Larry Scott did his best to empathize with USC football fans during a virtual news conference Thursday. He claimed he was just like them, “frustrated and disappointed” that the undefeated Trojans are only 13th in the College Football Playoff rankings and confused as to why the CFP committee hasn’t valued their 5-0 record more.
He remained optimistic that a catapult up the rankings was still possible, that a Pac-12 title game victory on Friday night might still be enough to make USC the conference’s first playoff participant in four seasons.
But when Scott was asked if there was anything more he thinks the conference could have done to help the Trojans, he offered a staunch defense.
“There’s a lot that we do,” he said.
Apparently, just not enough.
Even with a win over two-loss Oregon on Friday, it appears almost certain that the Trojans will not crack the CFP’s top four when its final rankings are released next week. Instead, they will be left to wonder what more they could have done, and whether different circumstances could have helped them achieve a brighter end result.
“I’m still holding out some hope,” Scott said. “I know the committee is going to watch the game, and depending on how USC does, if they continue to improve and look good as they have … we’re hoping that they will be in the discussion for a playoff spot. But certainly, 13 does not come close to reflecting where we think they deserve to be right now.”
There are plenty of internal factors that have held USC back during this truncated pandemic season. The Trojans needed late comebacks to narrowly defeat Arizona State, Arizona and UCLA, teams with a combined 4-10 record. They haven’t played a ranked team and only have Oregon — which backdoored its way into the Pac-12 championship game after a COVID-19 outbreak prevented Washington from participating — left to pad their résumé.
Scott on Thursday tried to hype up the conference title contest, billing it as a “thrilling” matchup between two historic heavyweights with “College Football Playoff and important bowl implications.”
“I’m glad we’re going to have a championship game where the Pac-12 championship will be earned on the field,” he added. “Which our football people felt was essential.”
But in a season in which even Scott acknowledged Pac-12 schools would be “playing some catch-up” after their schedules were delayed until November, it’s fair to wonder if Colorado deserved a Pac-12 title game bid more.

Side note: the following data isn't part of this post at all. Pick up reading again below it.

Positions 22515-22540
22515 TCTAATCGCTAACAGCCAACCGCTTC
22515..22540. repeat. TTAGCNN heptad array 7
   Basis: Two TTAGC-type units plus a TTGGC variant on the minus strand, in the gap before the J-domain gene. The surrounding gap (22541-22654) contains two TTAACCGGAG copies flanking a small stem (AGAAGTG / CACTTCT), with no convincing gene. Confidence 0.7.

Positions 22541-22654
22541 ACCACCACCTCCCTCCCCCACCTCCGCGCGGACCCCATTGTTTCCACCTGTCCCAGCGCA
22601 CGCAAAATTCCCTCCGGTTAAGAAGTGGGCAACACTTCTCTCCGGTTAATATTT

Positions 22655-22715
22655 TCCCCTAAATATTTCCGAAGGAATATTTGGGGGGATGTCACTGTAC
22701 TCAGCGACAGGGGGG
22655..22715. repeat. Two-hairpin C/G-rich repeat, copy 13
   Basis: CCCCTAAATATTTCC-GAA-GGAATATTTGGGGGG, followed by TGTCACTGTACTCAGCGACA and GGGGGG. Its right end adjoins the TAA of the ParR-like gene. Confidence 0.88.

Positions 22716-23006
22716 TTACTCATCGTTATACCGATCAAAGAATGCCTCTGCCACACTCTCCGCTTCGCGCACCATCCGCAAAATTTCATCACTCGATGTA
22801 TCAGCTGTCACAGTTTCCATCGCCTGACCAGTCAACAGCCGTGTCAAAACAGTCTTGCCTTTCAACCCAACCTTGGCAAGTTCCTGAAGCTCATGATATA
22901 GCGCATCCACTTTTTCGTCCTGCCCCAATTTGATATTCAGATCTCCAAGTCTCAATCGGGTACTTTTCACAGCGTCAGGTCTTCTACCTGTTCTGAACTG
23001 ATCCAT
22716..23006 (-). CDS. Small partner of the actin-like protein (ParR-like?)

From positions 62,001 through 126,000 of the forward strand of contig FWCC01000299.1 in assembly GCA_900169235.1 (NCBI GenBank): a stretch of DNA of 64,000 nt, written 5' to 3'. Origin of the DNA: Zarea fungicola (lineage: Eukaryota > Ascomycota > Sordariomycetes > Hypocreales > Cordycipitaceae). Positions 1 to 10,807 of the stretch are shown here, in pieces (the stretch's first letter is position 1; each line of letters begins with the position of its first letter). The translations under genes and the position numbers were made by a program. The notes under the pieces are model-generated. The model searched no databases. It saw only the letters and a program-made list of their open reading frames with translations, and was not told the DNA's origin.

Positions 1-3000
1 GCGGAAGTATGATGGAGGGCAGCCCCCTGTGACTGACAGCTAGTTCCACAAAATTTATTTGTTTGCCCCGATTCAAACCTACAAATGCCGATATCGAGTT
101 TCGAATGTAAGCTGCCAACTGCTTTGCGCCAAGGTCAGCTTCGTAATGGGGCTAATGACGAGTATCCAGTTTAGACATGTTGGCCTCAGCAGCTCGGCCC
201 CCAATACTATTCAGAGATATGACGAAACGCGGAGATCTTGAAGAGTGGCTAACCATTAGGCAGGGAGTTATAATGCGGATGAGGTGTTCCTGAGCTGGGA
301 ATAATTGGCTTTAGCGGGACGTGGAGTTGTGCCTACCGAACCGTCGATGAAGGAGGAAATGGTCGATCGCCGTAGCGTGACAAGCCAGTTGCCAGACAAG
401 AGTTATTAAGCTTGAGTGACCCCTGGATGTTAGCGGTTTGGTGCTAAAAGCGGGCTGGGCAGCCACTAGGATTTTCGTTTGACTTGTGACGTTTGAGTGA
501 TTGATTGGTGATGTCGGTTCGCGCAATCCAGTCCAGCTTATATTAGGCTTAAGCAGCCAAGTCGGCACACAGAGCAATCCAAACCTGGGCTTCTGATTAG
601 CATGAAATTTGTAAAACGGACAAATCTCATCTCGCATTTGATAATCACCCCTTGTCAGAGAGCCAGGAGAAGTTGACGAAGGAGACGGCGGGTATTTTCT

The Buffaloes went 4-1 this season, had their originally scheduled contest against the Trojans canceled because of COVID-19 issues, and are the only other Pac-12 team in the CFP rankings, at No. 25. They would have been the strongest possible opponent for USC in its uphill pursuit of a playoff berth. And they are set to be idle this weekend, as Oregon was their originally scheduled opponent.
“I do have a lot of empathy for Colorado,” Scott said, trying to tiptoe around the awkwardness of having the team with the conference’s second-best record sitting at home while the one with its fourth-best mark will have a shot at the trophy. “A new coach, a lot of optimism, a lot of bright spots, and a lot of frustration about having so many games canceled. I completely understand the frustration.”
Scott said the league supported USC’s playoff case in other ways. He cited “behind-the-scenes” discussions between league officials and CFP committee members. He said the conference collaborated with USC to provide the voters with information and stats they hoped would aid the Trojans' cause. He pointed to the nationally televised games USC played on Fox and ESPN, too.
“I certainly feel that we’re doing everything we can to advocate for them,” Scott said. “I’m frustrated and disappointed with where they are in the standings right now, for sure.”
Talk, however, is cheap. And if an undefeated USC team does get left out of the playoffs, and the Pac-12 is again denied an opportunity to compete for a national championship, there will be only more questions as to how much Scott and his fellow league leaders should take the blame — and how much more they could have done.
This story originally appeared in Los Angeles Times.